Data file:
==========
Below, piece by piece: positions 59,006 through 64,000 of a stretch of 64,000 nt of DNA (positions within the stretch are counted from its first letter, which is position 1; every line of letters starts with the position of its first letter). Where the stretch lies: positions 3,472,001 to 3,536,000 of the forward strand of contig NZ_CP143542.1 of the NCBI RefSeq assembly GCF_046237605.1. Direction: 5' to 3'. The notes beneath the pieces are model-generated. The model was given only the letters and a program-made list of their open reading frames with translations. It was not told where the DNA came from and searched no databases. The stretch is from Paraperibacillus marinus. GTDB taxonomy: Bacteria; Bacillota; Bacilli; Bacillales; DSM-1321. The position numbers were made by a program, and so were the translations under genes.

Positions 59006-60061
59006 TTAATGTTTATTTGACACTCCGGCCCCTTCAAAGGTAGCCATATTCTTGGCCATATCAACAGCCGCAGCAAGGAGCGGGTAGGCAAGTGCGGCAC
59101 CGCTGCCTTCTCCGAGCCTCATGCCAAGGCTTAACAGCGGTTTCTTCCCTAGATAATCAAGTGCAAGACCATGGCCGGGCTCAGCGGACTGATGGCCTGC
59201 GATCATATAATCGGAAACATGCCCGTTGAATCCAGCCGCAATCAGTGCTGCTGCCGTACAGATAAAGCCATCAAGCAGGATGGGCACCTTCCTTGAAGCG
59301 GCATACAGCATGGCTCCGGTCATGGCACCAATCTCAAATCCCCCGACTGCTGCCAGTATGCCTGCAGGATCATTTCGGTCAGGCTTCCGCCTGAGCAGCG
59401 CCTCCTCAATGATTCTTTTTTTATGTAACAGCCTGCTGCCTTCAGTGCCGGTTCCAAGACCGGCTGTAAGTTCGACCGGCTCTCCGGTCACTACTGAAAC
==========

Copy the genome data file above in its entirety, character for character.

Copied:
Below, piece by piece: positions 59,006 through 64,000 of a stretch of 64,000 nt of DNA (positions within the stretch are counted from its first letter, which is position 1; every line of letters starts with the position of its first letter). Where the stretch lies: positions 3,472,001 to 3,536,000 of the forward strand of contig NZ_CP143542.1 of the NCBI RefSeq assembly GCF_046237605.1. Direction: 5' to 3'. The notes beneath the pieces are model-generated. The model was given only the letters and a program-made list of their open reading frames with translations. It was not told where the DNA came from and searched no databases. The stretch is from Paraperibacillus marinus. GTDB taxonomy: Bacteria; Bacillota; Bacilli; Bacillales; DSM-1321. The position numbers were made by a program, and so were the translations under genes.

Positions 59006-60061
59006 TTAATGTTTATTTGACACTCCGGCCCCTTCAAAGGTAGCCATATTCTTGGCCATATCAACAGCCGCAGCAAGGAGCGGGTAGGCAAGTGCGGCAC
59101 CGCTGCCTTCTCCGAGCCTCATGCCAAGGCTTAACAGCGGTTTCTTCCCTAGATAATCAAGTGCAAGACCATGGCCGGGCTCAGCGGACTGATGGCCTGC
59201 GATCATATAATCGGAAACATGCCCGTTGAATCCAGCCGCAATCAGTGCTGCTGCCGTACAGATAAAGCCATCAAGCAGGATGGGCACCTTCCTTGAAGCG
59301 GCATACAGCATGGCTCCGGTCATGGCACCAATCTCAAATCCCCCGACTGCTGCCAGTATGCCTGCAGGATCATTTCGGTCAGGCTTCCGCCTGAGCAGCG
59401 CCTCCTCAATGATTCTTTTTTTATGTAACAGCCTGCTGCCTTCAGTGCCGGTTCCAAGACCGGCTGTAAGTTCGACCGGCTCTCCGGTCACTACTGAAAC